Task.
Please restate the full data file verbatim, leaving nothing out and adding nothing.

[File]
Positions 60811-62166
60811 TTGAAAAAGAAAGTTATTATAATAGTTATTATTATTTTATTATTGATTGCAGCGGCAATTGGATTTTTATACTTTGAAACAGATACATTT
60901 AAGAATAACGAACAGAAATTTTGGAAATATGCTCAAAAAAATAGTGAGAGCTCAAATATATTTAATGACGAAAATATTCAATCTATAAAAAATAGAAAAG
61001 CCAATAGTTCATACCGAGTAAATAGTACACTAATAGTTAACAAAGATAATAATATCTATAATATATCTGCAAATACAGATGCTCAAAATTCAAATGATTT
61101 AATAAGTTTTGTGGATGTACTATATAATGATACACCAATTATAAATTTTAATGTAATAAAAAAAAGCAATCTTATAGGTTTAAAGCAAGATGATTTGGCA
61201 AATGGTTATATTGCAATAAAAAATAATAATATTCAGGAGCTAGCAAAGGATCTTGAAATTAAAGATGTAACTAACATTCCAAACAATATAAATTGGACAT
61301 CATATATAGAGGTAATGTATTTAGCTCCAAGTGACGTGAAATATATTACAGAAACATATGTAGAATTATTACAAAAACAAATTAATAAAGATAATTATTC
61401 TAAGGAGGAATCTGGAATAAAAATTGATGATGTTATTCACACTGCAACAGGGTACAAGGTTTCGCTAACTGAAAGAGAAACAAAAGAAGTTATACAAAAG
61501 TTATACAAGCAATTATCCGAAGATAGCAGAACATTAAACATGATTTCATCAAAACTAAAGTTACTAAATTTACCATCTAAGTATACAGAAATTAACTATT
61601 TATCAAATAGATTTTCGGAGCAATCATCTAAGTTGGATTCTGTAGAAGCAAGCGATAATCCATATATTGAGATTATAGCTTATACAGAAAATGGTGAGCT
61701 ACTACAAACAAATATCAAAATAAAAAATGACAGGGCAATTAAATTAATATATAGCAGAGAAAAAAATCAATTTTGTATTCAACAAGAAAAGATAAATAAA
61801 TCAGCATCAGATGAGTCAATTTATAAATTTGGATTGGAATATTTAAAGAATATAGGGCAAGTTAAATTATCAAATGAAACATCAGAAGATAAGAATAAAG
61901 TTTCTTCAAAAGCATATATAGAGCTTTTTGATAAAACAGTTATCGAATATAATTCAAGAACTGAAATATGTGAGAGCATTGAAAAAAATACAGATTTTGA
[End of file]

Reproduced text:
Positions 60811-62166
60811 TTGAAAAAGAAAGTTATTATAATAGTTATTATTATTTTATTATTGATTGCAGCGGCAATTGGATTTTTATACTTTGAAACAGATACATTT
60901 AAGAATAACGAACAGAAATTTTGGAAATATGCTCAAAAAAATAGTGAGAGCTCAAATATATTTAATGACGAAAATATTCAATCTATAAAAAATAGAAAAG
61001 CCAATAGTTCATACCGAGTAAATAGTACACTAATAGTTAACAAAGATAATAATATCTATAATATATCTGCAAATACAGATGCTCAAAATTCAAATGATTT
61101 AATAAGTTTTGTGGATGTACTATATAATGATACACCAATTATAAATTTTAATGTAATAAAAAAAAGCAATCTTATAGGTTTAAAGCAAGATGATTTGGCA
61201 AATGGTTATATTGCAATAAAAAATAATAATATTCAGGAGCTAGCAAAGGATCTTGAAATTAAAGATGTAACTAACATTCCAAACAATATAAATTGGACAT
61301 CATATATAGAGGTAATGTATTTAGCTCCAAGTGACGTGAAATATATTACAGAAACATATGTAGAATTATTACAAAAACAAATTAATAAAGATAATTATTC
61401 TAAGGAGGAATCTGGAATAAAAATTGATGATGTTATTCACACTGCAACAGGGTACAAGGTTTCGCTAACTGAAAGAGAAACAAAAGAAGTTATACAAAAG
61501 TTATACAAGCAATTATCCGAAGATAGCAGAACATTAAACATGATTTCATCAAAACTAAAGTTACTAAATTTACCATCTAAGTATACAGAAATTAACTATT
61601 TATCAAATAGATTTTCGGAGCAATCATCTAAGTTGGATTCTGTAGAAGCAAGCGATAATCCATATATTGAGATTATAGCTTATACAGAAAATGGTGAGCT
61701 ACTACAAACAAATATCAAAATAAAAAATGACAGGGCAATTAAATTAATATATAGCAGAGAAAAAAATCAATTTTGTATTCAACAAGAAAAGATAAATAAA
61801 TCAGCATCAGATGAGTCAATTTATAAATTTGGATTGGAATATTTAAAGAATATAGGGCAAGTTAAATTATCAAATGAAACATCAGAAGATAAGAATAAAG
61901 TTTCTTCAAAAGCATATATAGAGCTTTTTGATAAAACAGTTATCGAATATAATTCAAGAACTGAAATATGTGAGAGCATTGAAAAAAATACAGATTTTGA